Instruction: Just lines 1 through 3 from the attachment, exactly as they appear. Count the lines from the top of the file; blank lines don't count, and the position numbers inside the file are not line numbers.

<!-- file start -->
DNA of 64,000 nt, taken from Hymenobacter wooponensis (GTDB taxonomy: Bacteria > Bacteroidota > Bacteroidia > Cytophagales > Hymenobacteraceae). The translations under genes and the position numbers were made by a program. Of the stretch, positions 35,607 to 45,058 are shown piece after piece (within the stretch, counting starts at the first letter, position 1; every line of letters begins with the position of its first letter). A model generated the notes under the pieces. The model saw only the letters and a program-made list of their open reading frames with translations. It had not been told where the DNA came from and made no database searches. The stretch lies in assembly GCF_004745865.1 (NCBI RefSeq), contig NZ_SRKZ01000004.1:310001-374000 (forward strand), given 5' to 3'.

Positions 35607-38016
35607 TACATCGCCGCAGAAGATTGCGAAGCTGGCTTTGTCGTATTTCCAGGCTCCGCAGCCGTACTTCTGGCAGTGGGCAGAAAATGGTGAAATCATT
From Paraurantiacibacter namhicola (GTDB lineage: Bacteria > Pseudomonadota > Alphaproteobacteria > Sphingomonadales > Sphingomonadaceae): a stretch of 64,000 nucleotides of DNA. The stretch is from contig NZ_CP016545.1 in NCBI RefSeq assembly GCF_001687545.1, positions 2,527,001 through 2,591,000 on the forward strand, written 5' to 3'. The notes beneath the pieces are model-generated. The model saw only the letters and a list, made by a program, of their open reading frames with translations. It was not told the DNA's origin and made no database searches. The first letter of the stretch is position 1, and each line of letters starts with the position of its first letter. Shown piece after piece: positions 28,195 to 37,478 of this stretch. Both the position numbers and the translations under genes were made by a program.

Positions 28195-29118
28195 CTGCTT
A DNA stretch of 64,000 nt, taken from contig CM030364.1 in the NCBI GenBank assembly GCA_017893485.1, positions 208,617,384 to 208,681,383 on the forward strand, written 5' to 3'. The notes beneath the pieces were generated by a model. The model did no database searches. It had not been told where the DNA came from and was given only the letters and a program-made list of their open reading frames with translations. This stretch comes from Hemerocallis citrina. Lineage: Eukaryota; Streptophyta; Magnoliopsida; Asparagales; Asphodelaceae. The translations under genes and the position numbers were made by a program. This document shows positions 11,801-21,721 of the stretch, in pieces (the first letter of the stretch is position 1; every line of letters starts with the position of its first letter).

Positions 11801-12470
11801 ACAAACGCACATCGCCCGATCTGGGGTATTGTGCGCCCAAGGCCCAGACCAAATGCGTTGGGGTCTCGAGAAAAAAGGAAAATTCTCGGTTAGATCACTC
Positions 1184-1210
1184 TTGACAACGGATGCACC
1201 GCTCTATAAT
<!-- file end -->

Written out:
DNA of 64,000 nt, taken from Hymenobacter wooponensis (GTDB taxonomy: Bacteria > Bacteroidota > Bacteroidia > Cytophagales > Hymenobacteraceae). The translations under genes and the position numbers were made by a program. Of the stretch, positions 35,607 to 45,058 are shown piece after piece (within the stretch, counting starts at the first letter, position 1; every line of letters begins with the position of its first letter). A model generated the notes under the pieces. The model saw only the letters and a program-made list of their open reading frames with translations. It had not been told where the DNA came from and made no database searches. The stretch lies in assembly GCF_004745865.1 (NCBI RefSeq), contig NZ_SRKZ01000004.1:310001-374000 (forward strand), given 5' to 3'.

Positions 35607-38016
35607 TACATCGCCGCAGAAGATTGCGAAGCTGGCTTTGTCGTATTTCCAGGCTCCGCAGCCGTACTTCTGGCAGTGGGCAGAAAATGGTGAAATCATT